I spent the first five years of my career at Goldman Sachs before making my way to HowAboutWe in 2010 as a community manager. After a few months, I was working within the HowAboutWe financial model, monitoring the cash we spent on ads and the money we were making back, which quickly segued into taking the lead on HowAboutWe’s advertising spend. Over the last 2.5 years, I’ve added three people to my team and expanded from primarily handling search ads to overseeing an integrated, multi-channel advertising effort that drives a meaningful percentage of HowAboutWe’s traffic.
Over the course of my time here at HowAboutWe, I’ve learned a simple truth: paid acquisition — done well and for the right product — provides a relatively predictable and controllable way to acquire users. Success in this field requires a comprehensive understanding of your customers, creativity, comfort with analytics, domain knowledge of advertising channels, operational efficiency, negotiation savvy, a habit of continual learning, and comfort with risk and failure.
Failing is a great but expensive way to learn, which is why it’s important to be aware of pitfalls. This our first installment of a series identifying many of the most common paid acquisition mistakes people make, and (more importantly) how to avoid them.
Mistake: Not knowing how much money is in the banana stand.
Your goal as an advertiser is to generate a positive return-on-investment within a certain period of time.
Return on investment (ROI) = the amount of money you expect a customer to spend with you over their lifetime (lifetime value, or LTV) minus the amount of money it costs you to acquire a customer (cost per acquisition, or CPA).
Generating positive ROI therefore means you spend less money acquiring customers than they spend with you. On the other hand, if your CPA is greater than your LTV, you’re losing money on every paid user you acquire, before even factoring in operational costs.
Knowing your customer’s LTV and your CPA is the difference between, as our co-founder Brian likes to say, knowing whether you have a time-bomb or a cash-printing machine on your hands. Unfortunately, neither LTV nor CPA is necessarily easy to measure. Here’s why:
On the LTV side, small variations in inputs can cause big differences in revenue over time – for example, a subscription business with a $10 per month fee and an 80% month-over-month renewal rate will generate $50 in revenue over 5 months, but that same business with a 75% renewal rate drops the time that people are paying you to just 4 months and results in just $40 in revenue – a 20% difference. Another wrinkle is that your customer’s LTV isn’t necessarily all happening from the first subscription (or the first purchase, if you’re in ecommerce).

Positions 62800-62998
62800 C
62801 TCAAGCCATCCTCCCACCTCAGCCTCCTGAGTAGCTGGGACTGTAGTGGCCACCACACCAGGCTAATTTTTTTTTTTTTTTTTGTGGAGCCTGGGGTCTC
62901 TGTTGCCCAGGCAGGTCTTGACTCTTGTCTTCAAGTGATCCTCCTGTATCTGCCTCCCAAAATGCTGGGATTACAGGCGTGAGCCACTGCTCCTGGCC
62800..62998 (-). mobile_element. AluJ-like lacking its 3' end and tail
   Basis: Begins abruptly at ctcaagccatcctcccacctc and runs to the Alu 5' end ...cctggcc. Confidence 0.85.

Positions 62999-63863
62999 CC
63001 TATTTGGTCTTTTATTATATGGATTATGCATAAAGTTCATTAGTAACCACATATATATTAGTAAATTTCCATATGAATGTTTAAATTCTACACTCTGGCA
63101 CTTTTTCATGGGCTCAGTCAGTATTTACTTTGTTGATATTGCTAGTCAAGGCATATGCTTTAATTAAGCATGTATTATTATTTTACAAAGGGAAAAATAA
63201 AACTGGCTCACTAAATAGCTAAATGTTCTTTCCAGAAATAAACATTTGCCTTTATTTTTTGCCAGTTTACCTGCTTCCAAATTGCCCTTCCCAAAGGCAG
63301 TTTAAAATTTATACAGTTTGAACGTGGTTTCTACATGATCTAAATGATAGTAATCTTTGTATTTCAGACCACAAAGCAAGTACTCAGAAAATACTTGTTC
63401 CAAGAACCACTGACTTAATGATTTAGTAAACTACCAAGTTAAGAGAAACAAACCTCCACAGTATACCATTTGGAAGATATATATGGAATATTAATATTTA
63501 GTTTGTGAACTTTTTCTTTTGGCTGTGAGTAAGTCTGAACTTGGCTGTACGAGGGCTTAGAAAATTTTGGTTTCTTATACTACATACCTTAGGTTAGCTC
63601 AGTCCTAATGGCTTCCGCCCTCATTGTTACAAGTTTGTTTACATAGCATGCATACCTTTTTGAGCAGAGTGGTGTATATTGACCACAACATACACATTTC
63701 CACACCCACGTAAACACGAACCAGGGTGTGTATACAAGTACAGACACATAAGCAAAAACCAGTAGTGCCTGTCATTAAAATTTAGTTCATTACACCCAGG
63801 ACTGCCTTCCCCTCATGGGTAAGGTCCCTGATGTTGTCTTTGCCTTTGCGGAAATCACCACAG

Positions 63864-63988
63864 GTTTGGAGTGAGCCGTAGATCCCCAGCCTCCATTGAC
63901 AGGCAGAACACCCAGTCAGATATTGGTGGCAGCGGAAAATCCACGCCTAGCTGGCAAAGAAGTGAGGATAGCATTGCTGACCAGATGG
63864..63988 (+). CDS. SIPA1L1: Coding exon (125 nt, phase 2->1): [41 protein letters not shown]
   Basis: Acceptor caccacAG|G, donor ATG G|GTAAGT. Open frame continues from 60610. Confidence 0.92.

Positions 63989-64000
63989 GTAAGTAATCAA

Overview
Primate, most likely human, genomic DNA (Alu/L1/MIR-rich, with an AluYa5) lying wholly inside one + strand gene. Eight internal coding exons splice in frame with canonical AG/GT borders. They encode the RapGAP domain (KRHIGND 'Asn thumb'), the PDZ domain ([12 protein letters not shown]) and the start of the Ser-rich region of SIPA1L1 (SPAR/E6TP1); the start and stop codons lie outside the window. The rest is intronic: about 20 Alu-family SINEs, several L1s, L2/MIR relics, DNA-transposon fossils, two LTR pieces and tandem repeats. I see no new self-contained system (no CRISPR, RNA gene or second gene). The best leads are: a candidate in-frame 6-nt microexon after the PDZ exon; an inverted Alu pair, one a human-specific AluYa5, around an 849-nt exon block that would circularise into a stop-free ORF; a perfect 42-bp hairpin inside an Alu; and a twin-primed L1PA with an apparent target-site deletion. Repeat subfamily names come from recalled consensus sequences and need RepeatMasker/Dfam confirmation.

Another example: repeat purchase rates over time are difficult to predict, but could result in meaningful swings in your LTV. A simple example: if someone comes to your site and buys $500 of stuff upfront but then never buys again has an LTV of $500 whereas someone who buys $25 a month for 5 years has an LTV of $1500. If you only look at the first purchase of each of these customers you’ll miss the nuance of the second customer and lose out on $1000 worth of LTV.
On the CPA side, the uncertainty is similar, mostly because of the element of time. Most of the people you send to your site won’t pay you immediately – they’ll take time. Let’s say you expect the people that pay you within 24 hours of signing up represent 25% of the total number of people that pay you from any given cohort of users. Let’s say you spent $1,000, and 10 people pay you within 24 hours. From there, you’d expect 40 people total to pay you over time, implying a CPA of $25. Change that 25% to 30%, and you’re now at just 33 people paying you and your CPA has jumped to $30.
You won’t be able to put a pin in either of these numbers, but having a sense of the potential range of outcomes will still be key in guiding your acquisition strategy. For example, if you think your LTV is $100-150 you’ll want to keep your CPA goals much lower than if you think your LTV is $1000+. Two companies at opposite ends of the spectrum here are Zynga (lots of very small transactions buying digital goods, games rise and fall quickly in popularity = low LTV) and American Express (people hold credit cards for years, AmEx earns a fee on every single transaction, customers often pay an annual fee = high LTV).
It’s important to understand this first, despite the many questions that are probably at the top of your mind: ie, where to run your ads, how much you should be spending, best practices for getting up and running, etc. It’s easy to get bogged down in the details without taking a hard look at the bigger picture, but taking a step back will help shape you into a more effective advertiser.
Forthcoming posts will walk through how to set a budget and how to maximize spending efficiency, ensuring you have the best possible shot at establishing a CPA below your LTV. Stay tuned.
Contributed by Kate Huyett VP of Acquisition, Retention, and Revenue at HowAboutWe